Romney Roasts President Obama, Himself At The Al Smith Dinner


On Thursday night, Republican presidential nominee Mitt Romney delivered a lighthearted address to the guests at the Alfred Smith Dinner in New York City. During his address, Romney roasted both himself and President Barack Obama with some hard-hitting humor and biting criticisms.

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Romney opened by joking that he was glad to be able to attend the white tie function wearing “what Ann and I wear around the house.”

But Romney quickly turned from self-deprecating humor to roasting his opponent. He said he wished President Barack Obama would have bought Vice President Joe Biden with him “because he’ll laugh at anything.”

“Of course we’re down to the final months of the president’s term,” Romney said to applause. “You have to wonder what he’s think. So little time, so much to redistribute.”

“Usually when I get invited to gatherings like this, it’s just to be designated driver,” Romney joked, poking fun at his Mormon faith.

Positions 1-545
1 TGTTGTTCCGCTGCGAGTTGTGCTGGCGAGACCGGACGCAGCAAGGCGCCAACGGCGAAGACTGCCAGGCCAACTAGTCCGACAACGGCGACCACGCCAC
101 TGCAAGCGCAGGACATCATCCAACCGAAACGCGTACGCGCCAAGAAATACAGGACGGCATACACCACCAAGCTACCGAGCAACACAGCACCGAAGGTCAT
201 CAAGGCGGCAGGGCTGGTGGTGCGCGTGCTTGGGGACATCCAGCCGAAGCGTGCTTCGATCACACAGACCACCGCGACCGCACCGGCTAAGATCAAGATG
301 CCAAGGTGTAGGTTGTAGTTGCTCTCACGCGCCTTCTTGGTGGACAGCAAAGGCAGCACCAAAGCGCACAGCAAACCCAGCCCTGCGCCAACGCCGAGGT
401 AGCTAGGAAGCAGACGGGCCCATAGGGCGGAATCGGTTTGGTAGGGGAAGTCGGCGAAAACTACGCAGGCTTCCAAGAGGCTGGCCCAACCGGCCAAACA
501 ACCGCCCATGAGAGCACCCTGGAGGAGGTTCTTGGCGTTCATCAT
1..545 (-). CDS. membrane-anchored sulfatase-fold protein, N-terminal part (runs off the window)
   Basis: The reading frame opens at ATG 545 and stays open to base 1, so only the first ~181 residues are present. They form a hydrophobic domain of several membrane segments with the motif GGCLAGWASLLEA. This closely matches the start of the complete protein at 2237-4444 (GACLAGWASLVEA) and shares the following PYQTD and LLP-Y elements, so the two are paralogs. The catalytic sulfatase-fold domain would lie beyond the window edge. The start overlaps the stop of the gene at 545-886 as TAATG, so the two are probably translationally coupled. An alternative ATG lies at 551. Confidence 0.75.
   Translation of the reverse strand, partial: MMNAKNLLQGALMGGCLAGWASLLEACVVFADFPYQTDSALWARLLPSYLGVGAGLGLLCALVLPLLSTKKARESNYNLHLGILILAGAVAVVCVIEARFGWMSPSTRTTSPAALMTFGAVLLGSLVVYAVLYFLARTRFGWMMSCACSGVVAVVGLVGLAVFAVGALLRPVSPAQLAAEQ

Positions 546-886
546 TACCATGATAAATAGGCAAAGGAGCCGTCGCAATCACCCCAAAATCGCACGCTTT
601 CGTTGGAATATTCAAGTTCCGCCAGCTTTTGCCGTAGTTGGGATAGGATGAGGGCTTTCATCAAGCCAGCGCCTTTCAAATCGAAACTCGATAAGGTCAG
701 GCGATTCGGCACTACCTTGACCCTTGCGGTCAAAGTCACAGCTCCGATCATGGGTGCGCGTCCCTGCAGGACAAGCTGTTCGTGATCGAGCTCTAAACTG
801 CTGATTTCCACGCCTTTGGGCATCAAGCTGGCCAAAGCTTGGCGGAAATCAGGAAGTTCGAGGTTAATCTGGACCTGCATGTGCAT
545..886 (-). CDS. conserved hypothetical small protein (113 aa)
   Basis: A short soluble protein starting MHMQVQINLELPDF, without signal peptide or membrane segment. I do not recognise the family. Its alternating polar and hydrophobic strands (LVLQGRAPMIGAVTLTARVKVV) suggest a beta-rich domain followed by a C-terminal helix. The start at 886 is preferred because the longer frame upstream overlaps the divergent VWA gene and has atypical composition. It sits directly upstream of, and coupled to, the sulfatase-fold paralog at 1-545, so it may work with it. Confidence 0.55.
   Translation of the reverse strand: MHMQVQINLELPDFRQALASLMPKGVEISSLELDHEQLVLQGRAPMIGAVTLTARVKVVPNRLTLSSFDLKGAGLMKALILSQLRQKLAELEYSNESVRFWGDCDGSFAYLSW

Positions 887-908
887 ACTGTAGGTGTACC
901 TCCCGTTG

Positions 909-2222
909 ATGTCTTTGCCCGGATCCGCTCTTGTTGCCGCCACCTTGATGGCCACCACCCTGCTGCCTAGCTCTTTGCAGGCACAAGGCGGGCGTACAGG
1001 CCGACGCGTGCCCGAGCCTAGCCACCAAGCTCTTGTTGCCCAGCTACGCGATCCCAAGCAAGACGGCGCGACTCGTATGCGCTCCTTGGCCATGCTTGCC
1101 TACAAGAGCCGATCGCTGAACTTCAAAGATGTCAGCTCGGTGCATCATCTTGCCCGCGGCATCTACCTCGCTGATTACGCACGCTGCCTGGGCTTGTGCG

Romney said he spends the debates finding straw men to mercilessly attack. “Big Bird didn’t even see it coming,” Romney said. “In the spirit of sesame Street, the president’s remarks tonight are brought to you by the letter O and the number $16 trillion.”

Romney turned to mocking the media for their occasionally favorable coverage of the president.

“I never suggest the press is biased. They have a job to do and I have a job to do,” said Romney. “My job is to lay out a positive vision for the country, and their job is to make sure nobody finds out about it.”

Romney closed by praising his opponent and showing him a measure of genuine praise.

“We don’t carry the burden of disliking one another,” said Romney, praising Obama’s political talents and love for his family. “In our country, you can oppose someone in politics and make a confident case about their policies without any ill-will. And that’s how it is for me. There’re more to life than politics.”

Watch the clip below via C-SPAN:

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An experienced broadcaster and columnist, Noah Rothman has been providing political opinion and analysis to a variety of media outlets since 2010. His work has appeared in a number of political opinion journals, and he has shared his insights with television and radio personalities across the country.